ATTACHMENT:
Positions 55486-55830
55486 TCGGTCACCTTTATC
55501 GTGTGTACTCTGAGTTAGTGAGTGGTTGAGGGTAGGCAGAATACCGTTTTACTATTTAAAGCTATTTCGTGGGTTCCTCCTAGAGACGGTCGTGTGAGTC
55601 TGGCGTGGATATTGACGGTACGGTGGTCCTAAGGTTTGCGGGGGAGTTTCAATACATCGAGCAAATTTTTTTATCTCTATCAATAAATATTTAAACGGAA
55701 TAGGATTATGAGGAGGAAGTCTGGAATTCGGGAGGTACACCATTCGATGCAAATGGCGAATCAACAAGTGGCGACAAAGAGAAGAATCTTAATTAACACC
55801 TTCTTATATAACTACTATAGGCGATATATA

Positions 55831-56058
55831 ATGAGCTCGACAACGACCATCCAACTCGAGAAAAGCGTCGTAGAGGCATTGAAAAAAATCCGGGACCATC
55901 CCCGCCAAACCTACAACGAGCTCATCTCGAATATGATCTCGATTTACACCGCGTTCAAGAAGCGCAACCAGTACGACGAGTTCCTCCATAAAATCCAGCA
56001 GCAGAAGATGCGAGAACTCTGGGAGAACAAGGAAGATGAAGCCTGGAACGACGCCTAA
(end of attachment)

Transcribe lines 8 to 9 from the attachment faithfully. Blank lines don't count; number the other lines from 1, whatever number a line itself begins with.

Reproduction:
55831 ATGAGCTCGACAACGACCATCCAACTCGAGAAAAGCGTCGTAGAGGCATTGAAAAAAATCCGGGACCATC
55901 CCCGCCAAACCTACAACGAGCTCATCTCGAATATGATCTCGATTTACACCGCGTTCAAGAAGCGCAACCAGTACGACGAGTTCCTCCATAAAATCCAGCA